Brooksville, Florida

From Wikipedia, the free encyclopedia - View original article

Brooksville
City
Hernando County Courthouse

Seal
Location in Hernando County and the state of Florida
Coordinates: 28°33′13″N 82°23′19″W / 28.55361°N 82.38861°W / 28.55361; -82.38861Coordinates: 28°33′13″N 82°23′19″W / 28.55361°N 82.38861°W / 28.55361; -82.38861
CountryUnited States
StateFlorida
CountyHernando
Area
 • Total5.0 sq mi (12.9 km2)
 • Land4.9 sq mi (12.8 km2)
 • Water0.04 sq mi (0.1 km2)  0.60%
Elevation402 ft (110 m)
Population (2000)[1] 1
 • Total20,264
 • Density1,469.5/sq mi (567.4/km2)
Time zoneEastern (EST) (UTC-5)
 • Summer (DST)EDT (UTC-4)
Area code(s)352
FIPS code12-08800[2]
GNIS feature ID0279446[3]
 
Jump to: navigation, search
Brooksville
City
Hernando County Courthouse

Seal
Location in Hernando County and the state of Florida
Coordinates: 28°33′13″N 82°23′19″W / 28.55361°N 82.38861°W / 28.55361; -82.38861Coordinates: 28°33′13″N 82°23′19″W / 28.55361°N 82.38861°W / 28.55361; -82.38861
CountryUnited States
StateFlorida
CountyHernando
Area
 • Total5.0 sq mi (12.9 km2)
 • Land4.9 sq mi (12.8 km2)
 • Water0.04 sq mi (0.1 km2)  0.60%
Elevation402 ft (110 m)
Population (2000)[1] 1
 • Total20,264
 • Density1,469.5/sq mi (567.4/km2)
Time zoneEastern (EST) (UTC-5)
 • Summer (DST)EDT (UTC-4)
Area code(s)352
FIPS code12-08800[2]
GNIS feature ID0279446[3]

Brooksville is an incorporated city in Hernando County, Florida, in the United States. It is the county seat of Hernando County.[4] It is a suburban city included in the Tampa-St. Petersburg-Clearwater, Florida Metropolitan Statistical Area. The city was named in honor of U.S. Representative Preston Brooks.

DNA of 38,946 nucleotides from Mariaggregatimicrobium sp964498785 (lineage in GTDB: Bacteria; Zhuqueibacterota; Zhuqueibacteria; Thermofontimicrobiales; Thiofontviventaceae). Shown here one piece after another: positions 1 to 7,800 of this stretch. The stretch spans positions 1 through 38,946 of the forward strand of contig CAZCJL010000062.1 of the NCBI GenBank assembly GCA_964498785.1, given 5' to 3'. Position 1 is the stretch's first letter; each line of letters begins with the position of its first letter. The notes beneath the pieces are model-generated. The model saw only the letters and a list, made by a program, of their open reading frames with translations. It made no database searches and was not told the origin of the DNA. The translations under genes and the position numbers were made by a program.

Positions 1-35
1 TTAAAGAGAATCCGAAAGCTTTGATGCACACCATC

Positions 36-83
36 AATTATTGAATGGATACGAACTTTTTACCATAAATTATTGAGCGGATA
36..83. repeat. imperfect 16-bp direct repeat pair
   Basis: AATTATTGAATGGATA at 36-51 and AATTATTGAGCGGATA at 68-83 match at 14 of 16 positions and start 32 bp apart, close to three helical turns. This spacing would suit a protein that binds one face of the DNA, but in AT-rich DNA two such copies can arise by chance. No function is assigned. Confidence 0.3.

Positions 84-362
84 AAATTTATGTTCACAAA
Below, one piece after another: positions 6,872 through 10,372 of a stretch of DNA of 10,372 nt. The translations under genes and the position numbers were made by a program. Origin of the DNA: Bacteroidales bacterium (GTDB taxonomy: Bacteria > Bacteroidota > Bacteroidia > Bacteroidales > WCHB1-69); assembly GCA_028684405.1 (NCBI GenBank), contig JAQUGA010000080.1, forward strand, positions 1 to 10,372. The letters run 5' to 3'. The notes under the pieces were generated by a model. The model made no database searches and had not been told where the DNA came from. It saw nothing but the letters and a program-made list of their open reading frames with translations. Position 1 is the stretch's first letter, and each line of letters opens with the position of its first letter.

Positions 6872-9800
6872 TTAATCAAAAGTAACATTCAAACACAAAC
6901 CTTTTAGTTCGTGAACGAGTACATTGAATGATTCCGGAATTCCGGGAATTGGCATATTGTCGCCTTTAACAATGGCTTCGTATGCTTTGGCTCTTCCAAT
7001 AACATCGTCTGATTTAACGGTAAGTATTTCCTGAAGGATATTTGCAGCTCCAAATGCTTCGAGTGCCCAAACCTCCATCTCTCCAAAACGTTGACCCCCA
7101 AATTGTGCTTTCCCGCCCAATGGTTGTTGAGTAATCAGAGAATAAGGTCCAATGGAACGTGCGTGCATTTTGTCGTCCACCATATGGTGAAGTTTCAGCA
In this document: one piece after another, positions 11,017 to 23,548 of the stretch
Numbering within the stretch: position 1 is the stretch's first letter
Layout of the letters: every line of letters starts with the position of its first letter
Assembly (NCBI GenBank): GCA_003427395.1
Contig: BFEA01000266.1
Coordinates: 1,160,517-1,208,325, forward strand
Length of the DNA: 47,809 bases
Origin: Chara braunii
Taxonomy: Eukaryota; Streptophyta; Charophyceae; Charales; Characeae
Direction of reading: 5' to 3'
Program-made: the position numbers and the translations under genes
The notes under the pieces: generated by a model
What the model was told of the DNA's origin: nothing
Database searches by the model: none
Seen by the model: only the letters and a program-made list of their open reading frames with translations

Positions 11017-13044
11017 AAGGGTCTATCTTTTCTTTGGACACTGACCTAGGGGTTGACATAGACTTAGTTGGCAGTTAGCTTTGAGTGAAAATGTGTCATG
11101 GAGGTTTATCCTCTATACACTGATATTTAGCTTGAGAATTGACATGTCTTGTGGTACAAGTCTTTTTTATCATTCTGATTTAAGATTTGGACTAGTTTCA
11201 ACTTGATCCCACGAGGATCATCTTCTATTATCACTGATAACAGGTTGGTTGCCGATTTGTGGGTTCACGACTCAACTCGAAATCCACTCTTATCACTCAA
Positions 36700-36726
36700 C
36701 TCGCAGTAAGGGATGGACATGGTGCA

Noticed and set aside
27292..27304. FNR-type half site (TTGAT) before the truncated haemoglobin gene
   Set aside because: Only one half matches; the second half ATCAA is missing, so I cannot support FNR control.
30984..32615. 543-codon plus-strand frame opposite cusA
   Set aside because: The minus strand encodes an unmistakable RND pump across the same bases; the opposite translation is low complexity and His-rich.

Geography[edit]

According to the United States Census Bureau, Brooksville has a total area of 5.0 square miles (12.9 km2). 4.9 square miles (12.8 km2) of it is land and 0.04 square miles (0.1 km2) of it (0.60%) is water.

The geographic center of Florida is located twelve miles northwest of Brooksville.[5]

Brooksville was once a major citrus production area and was known as the "Home of the Tangerine".

Demographics[edit]

As of Census 2010[2], there were 7,719 people, 3,504 households, and 1,927 families residing in the city. The population density was 1,469.5 people per square mile (567.7/km2). There were 3,504 occupied housing units at an average density of 793.0 per square mile (306.4/km2). The racial makeup of the city was 78.7% White, 19.1% African American, 1% Native American, 1.2% Asian, 2.1% from other races, and 2.1% from two or more races. Hispanic or Latino of any race were 6.6% of the population, and Native Hawaiian and Other Pacific Islander composed 0.2% of the population.

There were 3,220 households out of which 23.7% had children under the age of 18 living with them, 39.9% were married couples living together, 14.0% had a female householder with no husband present, and 43.1% were non-families. 38.5% of all households were made up of individuals and 19.1% had someone living alone who was 65 years of age or older. The average household size was 2.14 and the average family size was 2.82.

In the city the population was spread out with 22.1% under the age of 18, 7.8% from 18 to 24, 21.7% from 25 to 44, 18.7% from 45 to 64, and 29.7% who were 65 years of age or older. The median age was 44 years. For every 100 females, there were 80.2 males. For every 100 females age 18 and over, there were 76.4 males.

Economy[edit]

Personal income[edit]

The median income for a household in the city was $25,489, and the median income for a family was $31,060. Males had a median income of $29,837 versus $21,804 for females. The per capita income for the city was $16,265. About 16.8% of families and 21.5% of the population were below the poverty line, including 27.9% of those under age 18 and 11.5% of those age 65 or over.

Industry[edit]

Tourism[edit]

The city has recently celebrated its second annual Blueberry Festival in downtown with a special performance from country music star Easton Corbin.